On March 24,, at around 1:29 p.m., William Oney of Hallstead was traveling south on State Route 171 in Great Bend Twp. when, for unknown reasons, his vehicle left the roadway. The Dodge Caravan traveled through a driveway, up an embankment (where it struck shrubbery), and continued straight across a culvert on a Susquehanna resident's property before coming to a final rest. Upon police arrival the vehicle was in its final resting position. Oney appeared to be suffering from some type of illness, and was flown by Geisinger to St. Luke's for further evaluation.
On April 4, at around 11:05 p.m., Melissa Nixon of Rome was traveling westbound on SR 4018 in Little Meadows borough in the rain. Nixon exited the roadway to the north of the travel lanes and impacted a ditch, before traveling across both the east and west travel lanes and continuing down an embankment where her vehicle struck a series of trees. The vehicle came to a final rest, upright, with its rear end suspended. Nixon was transported to Wilson Memorial Hospital in NY via Little Meadows Ambulance squad prior to police response to the scene.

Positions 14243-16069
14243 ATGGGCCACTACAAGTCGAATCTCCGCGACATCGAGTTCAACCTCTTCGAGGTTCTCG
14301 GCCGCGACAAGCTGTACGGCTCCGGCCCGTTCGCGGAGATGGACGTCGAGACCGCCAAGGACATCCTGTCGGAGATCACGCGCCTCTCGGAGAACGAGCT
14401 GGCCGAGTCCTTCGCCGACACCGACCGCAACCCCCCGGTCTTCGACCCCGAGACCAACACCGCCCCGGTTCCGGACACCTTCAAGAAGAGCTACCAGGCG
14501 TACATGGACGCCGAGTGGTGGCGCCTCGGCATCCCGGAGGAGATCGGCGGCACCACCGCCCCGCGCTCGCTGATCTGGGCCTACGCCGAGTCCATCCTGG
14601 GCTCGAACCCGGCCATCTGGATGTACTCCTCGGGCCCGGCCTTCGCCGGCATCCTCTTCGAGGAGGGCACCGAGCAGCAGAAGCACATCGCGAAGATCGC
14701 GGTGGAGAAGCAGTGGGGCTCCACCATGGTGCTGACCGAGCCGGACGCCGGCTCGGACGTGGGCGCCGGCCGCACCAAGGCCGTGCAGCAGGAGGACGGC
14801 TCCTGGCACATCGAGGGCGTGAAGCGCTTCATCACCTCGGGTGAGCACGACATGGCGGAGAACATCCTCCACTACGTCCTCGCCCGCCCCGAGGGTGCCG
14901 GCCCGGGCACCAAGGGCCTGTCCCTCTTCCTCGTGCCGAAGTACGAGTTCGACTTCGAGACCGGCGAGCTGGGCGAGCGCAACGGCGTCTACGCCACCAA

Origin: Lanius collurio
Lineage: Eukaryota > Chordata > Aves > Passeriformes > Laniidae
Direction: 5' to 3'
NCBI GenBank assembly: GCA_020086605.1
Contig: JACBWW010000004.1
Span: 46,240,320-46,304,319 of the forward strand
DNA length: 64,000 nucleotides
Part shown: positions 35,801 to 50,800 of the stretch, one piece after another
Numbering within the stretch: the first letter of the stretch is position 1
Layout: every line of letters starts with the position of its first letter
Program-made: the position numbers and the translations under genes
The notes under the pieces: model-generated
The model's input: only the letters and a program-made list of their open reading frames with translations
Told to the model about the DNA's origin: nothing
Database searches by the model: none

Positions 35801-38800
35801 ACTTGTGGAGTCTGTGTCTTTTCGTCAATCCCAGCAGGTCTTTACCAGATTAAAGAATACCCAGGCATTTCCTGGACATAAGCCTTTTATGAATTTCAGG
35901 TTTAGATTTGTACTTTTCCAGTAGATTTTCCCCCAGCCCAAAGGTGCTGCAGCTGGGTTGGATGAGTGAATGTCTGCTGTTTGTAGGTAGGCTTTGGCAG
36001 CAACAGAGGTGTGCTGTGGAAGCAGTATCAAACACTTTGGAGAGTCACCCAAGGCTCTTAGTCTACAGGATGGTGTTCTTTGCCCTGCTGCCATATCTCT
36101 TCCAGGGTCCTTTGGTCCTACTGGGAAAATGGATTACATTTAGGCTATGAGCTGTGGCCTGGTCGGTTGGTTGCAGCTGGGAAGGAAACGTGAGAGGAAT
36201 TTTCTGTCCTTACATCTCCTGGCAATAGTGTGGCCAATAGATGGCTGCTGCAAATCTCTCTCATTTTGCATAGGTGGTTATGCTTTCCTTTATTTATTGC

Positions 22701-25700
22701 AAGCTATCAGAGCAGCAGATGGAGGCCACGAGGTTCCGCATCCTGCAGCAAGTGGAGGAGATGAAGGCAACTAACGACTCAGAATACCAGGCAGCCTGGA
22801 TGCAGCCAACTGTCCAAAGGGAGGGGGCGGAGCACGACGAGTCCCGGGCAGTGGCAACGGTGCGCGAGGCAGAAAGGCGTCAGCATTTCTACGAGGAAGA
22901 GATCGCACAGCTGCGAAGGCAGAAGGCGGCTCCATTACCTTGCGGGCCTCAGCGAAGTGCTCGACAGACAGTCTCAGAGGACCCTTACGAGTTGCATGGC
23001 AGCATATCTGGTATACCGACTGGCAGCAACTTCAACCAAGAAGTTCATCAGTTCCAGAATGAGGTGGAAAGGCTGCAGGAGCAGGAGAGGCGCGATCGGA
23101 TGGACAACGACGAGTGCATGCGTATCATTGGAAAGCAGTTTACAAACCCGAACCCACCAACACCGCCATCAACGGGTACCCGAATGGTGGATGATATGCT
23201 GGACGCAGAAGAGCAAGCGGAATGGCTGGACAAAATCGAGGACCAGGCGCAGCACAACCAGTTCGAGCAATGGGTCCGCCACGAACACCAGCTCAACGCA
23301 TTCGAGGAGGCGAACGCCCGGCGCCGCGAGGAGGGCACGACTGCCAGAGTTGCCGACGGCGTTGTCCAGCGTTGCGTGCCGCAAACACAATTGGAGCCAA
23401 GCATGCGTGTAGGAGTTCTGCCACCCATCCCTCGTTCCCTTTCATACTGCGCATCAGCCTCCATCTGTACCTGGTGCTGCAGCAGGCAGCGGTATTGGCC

A Little Meadows resident came to PSP Gibson to report that she believes she might be a victim of fraud or identity theft. She stated that she and her husband had applied for a mortgage at Coldwell Bank, and during the credit check a loan in the amount of $32,786 appeared which they did not recognize. The investigation is continuing.
On April 4, at around 7:20 a.m. Pamela Weiss and passenger Charlene Breiden were traveling northbound on SR 171 in Ararat Twp. when Weiss lost control of the vehicle. This spun 180 degrees, exited the roadway off of the west berm, and struck an embankment and a tree. Weiss was not injured. Breiden had to be extricated form the vehicle by Thompson EMS/Fire and was transported to Marian Community Hospital in Carbondale for treatment.
THEFT OF A MOTOR VEHICLE
On March 19, it is reported, one or more unknown person(s) stole a Honda EX400 four-wheeler from the Montrose Terrace Trailer Park on SR 29. The vehicle was owned by Sean Maginley, of that town. The perpetrator(s) departed from the scene in a blue and silver Ford pickup truck, traveling south on SR 29.
CRIMINAL MISCHIEF/THEFT FROM A MOTOR VEHICLE
Between 8:30 p.m. and 12:15 a.m. on April 3, one or more unknown person(s) smashed the window out of a Chevrolet Blazer parked outside of the Parkview Inn in New Milford. A wallet belonging to Denise Vega of Kirkwood, NY was then stolen. The vehicle itself belonged to Shawn Evans of the same town.
On April 2 between 7:30 and 11:00 p.m., one or more unknown burglar(s) struck the home of Glenn James in Jackson Twp. Entry to, and exit from, the residence were gained via the rear door, and a Sabre TV and DVD player removed.